8 Procedure, Course in shipping and clearance, Computer Training Course, Workshop on International Humanitarian Law, CICC/JIT Joint Training Program, Seminar on Executive Leadership, Executive Development for Junior Managers, Criminal Law Litigation Series Program, Seminar on the Securities and the Stock Market, Design and Development of Computer System Certificate Course, Seminar on SAARC Problems and Prospects, Training of Trainers in Drug Law Enforcement, Seminar on Continuing Legal Education Program, National Law Conference and SAARC Law Conference, Certificate Course in Computer Application, Scientific Sessions, Trainers Training Course, Workshop on Leadership Skills, Management by Objectives, Admission to Diploma Programming Computer, Seminar on Disciplinary Procedure, Workshop on Discipline and Disciplinary Procedure, Managerial Skills for Front Line Managers, Training Program for Quality Circle Facilitators, Seminar on Termination of Contracts Related to Construction, Short Training Course in Estimating Building and Contract Guarantees, Seminar on Executive Leadership, Workshop on Communication Skills, Course on Human Resources Management, Workshop on Selection & Recruitment, Lotus 1-2-3, Seminar on Effective Human Resources Management, Vision Quest by Total Participation & Dynamic Behavior to Motivate People. The training courses and seminars offered abroad are listed by country. Japan offers: Seminar on Crime Prevention, JICA Colombo Plan Group Training Course-Criminal Investigation, JICA Colombo Plan Group Training Course (Seminar on Control of Narcotics Offenses). The United Kingdom (UK) offers: UK Technical Cooperation Training Program (Overseas Command Course), Vigilant Communication UK Training, Ninth Symposium on Economic Crime, UK Technical Cooperation Training Program (Overseas Command Course). France offers the Seventh Symposium on International Terrorism as well as the Seminar on Criminal Investigation in conjunction with the UK. India offers the International Conference on Traffic Safety. Sweden offers the Advanced International Education Program Traffic Safety. The Philippines offers a Senior Course on Transport Technology.) 5. Discretion. *Use of force. Generally, the police carry only a baton on their person. They are permitted to use deadly force if their lives are threatened. *Stop/apprehend a suspect. A police officer may, with or without a warrant, arrest any person. An arrest without a warrant is permissible in cases

9 of directly witnessed or grave offenses. The majority of arrests are made without warrants. A person arrested has to be produced before a magistrate without unnecessary delay, within 24 hours in case of arrest without a warrant, or be released on bail. An arrested person may be detained in custody by order of a magistrate, pending investigation, for 15 days. If proceedings are not instituted against an arrested person at the end of this period, a magistrate may either discharge the arrestee or require the arrestee to execute a bond to appear. However, these rules have been suspended under the Emergency Regulations. A person arrested under the Prevention of Terrorism Act or for violation of Emergency Regulations may be held in detention indefinitely. *Decision to arrest. Arrested suspects are generally processed further in the criminal justice system. Usually, the decision whether or not to process the suspect further depends on the existence of a criminal record for the suspect. If no such record exists, the suspect may only be cautioned. *Search and seizure. Police must obtain a search warrant from a magistrate by showing probable cause before property can be seized. Illegal possessions can be seized without a warrant. However, the police prefer to obtain a warrant prior to seizure of property. *Confessions. A confession is not valid if it is given to a police officer, and is not admissible into evidence in a court of law. Voluntary judicial confessions are admissible. 6. Accountability. Complaints against the police are handled by the senior officials of the police department. The departmental regulations provide procedures for disciplining police officers. There were 405 complaints filed in 1991 and 22 were resolved. PROSECUTORIAL AND JUDICIAL PROCESS I. Rights of the accused. *Rights of the accused at trial. In Sri Lanka the doctrine "innocent until proven guilty" prevails. The accused has the right to notification of the charges, the right to answer to the charges, the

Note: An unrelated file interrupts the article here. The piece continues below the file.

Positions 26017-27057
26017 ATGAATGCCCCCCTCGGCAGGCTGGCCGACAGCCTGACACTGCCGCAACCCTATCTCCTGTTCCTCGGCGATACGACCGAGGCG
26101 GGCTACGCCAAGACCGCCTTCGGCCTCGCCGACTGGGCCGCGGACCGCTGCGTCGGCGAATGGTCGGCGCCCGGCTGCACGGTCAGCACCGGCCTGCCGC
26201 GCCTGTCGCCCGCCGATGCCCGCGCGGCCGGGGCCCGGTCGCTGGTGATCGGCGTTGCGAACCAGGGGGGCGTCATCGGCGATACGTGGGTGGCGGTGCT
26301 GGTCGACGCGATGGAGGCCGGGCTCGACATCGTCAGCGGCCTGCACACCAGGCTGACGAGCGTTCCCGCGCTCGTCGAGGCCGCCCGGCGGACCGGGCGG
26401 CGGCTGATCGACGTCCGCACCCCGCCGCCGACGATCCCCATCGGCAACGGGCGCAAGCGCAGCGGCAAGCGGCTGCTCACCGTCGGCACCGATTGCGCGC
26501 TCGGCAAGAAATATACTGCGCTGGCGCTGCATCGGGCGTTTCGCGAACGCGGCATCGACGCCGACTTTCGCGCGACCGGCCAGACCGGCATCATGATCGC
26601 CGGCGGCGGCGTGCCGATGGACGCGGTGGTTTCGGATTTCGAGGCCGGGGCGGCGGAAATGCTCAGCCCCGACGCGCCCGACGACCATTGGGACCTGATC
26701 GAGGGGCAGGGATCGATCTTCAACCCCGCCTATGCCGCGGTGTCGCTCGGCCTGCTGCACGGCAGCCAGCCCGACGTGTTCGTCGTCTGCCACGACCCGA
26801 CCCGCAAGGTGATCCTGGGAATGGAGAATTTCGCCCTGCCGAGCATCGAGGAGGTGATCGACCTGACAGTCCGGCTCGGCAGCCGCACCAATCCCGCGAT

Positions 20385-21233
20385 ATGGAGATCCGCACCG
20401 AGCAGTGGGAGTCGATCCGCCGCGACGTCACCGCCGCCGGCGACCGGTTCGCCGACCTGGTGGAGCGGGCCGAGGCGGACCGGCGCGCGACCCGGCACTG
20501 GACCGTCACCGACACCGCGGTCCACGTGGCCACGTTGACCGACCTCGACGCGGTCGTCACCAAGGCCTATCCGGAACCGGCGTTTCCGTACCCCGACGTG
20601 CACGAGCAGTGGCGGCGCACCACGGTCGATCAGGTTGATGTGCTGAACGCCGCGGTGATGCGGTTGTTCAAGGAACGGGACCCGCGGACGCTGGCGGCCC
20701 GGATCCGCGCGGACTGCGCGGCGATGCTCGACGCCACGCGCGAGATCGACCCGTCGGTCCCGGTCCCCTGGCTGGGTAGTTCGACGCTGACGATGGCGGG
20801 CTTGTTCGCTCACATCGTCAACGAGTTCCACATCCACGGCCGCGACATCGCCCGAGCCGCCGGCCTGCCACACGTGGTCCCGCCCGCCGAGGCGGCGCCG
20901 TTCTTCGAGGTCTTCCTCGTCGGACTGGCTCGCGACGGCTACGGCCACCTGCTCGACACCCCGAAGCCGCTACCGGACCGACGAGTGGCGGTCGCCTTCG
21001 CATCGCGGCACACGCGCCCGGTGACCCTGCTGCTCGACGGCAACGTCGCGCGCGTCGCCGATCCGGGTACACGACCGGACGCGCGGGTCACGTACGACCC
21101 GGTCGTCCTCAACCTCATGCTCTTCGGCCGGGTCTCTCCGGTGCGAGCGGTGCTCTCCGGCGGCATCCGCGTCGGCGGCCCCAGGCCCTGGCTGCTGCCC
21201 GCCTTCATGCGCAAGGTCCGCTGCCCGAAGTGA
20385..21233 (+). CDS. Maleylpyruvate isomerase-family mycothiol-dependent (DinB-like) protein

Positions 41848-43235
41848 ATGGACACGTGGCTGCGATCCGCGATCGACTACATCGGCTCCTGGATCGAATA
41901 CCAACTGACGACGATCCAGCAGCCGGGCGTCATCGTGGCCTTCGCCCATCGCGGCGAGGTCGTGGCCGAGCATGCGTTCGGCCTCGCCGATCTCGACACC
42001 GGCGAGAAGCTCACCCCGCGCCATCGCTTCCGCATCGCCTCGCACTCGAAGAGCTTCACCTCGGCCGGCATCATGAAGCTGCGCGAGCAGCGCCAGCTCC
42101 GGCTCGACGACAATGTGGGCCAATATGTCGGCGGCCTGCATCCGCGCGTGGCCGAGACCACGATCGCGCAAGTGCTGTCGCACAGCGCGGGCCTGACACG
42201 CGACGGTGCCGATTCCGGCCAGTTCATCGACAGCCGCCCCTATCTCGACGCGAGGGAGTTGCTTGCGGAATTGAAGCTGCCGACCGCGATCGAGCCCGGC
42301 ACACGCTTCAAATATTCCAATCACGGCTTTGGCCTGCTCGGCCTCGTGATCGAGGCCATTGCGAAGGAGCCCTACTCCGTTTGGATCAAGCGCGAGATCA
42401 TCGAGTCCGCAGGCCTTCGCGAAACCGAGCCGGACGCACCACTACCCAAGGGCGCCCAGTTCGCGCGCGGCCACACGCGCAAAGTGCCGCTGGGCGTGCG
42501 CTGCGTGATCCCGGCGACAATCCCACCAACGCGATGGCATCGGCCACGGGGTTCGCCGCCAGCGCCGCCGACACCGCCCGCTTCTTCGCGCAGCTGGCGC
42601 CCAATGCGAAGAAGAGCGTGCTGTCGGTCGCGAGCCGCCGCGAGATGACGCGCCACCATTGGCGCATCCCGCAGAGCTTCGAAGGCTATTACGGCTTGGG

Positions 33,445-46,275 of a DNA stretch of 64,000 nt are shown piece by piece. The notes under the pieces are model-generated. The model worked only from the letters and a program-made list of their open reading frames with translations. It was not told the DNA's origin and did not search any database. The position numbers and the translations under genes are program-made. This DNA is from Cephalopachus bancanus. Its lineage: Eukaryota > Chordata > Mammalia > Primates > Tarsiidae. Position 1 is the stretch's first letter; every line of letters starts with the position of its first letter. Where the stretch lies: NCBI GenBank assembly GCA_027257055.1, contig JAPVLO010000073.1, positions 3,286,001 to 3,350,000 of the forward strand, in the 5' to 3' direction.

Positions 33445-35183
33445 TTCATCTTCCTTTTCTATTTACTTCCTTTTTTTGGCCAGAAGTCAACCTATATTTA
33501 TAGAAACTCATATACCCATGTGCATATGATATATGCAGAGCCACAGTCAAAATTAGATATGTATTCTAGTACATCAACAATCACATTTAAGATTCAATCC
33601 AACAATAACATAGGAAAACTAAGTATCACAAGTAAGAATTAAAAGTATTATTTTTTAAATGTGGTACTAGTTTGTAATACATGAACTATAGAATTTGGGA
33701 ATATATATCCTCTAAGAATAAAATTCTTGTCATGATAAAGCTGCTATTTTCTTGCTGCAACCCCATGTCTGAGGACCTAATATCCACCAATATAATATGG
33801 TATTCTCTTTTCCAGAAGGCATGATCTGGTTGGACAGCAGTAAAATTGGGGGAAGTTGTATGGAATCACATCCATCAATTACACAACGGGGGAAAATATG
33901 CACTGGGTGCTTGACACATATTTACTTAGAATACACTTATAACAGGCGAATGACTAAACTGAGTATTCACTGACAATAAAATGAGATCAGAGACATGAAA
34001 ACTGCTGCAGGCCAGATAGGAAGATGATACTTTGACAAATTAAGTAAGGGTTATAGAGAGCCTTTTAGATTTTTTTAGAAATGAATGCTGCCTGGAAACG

10 right to present witnesses, the right to confront and cross- examine opposing witnesses, and the right to legal representation. The accused also has the right to a trial by jury in cases involving indictable grave offenses. The accused person may plead guilty to a lesser offense. Offenses that are not serious in nature, specified in the Code of Criminal Procedure, may be resolved between the persons concerned. The consent of a magistrate is required if the proceedings have already begun in a court of law. *Assistance to the accused. Anyone who is unable or unwilling to hire a lawyer on his behalf is provided with legal service free of charge. 2. Procedures. *Preparatory procedures for bringing a suspect to trial. Police investigate crimes and arrest suspects. The Attorney-General is the principal law officer of the state. Indictments are required for grave offenses which are to be tried only by the High Court. Indictments are presented by the District Attorney in the name of the Attorney-General. *Official who conducts the prosecution. The District Attorney conducts the prosecution. However, the bulk of prosecutions of other than very serious crimes are instituted in the Magistrates' Court by the officer in charge of a police station. On occasion the police are assisted by state counsels. Generally, prosecution is inevitable if sufficient evidence is available to substantiate a charge. Very little discretion is exercisable at the police level. The Attorney-General or the District Attorney may decide not to prosecute for substantial reasons, but that power is rarely exercised. *Alternatives to trial. The alternatives to trial include negotiated settlements between the concerned parties, dispute resolution, plea bargaining, and medical or some other kind of supervised treatment. As stated earlier, minor offenses may be resolved between the persons concerned. If the proceedings have already been instituted in a court, the consent of the magistrate is required. A judge of the Primary Court summons the accused and aggrieved persons to appear before him to ascertain if there are acceptable bases for settling the underlying dispute amicably. A resolution by such means has the effect of an acquittal.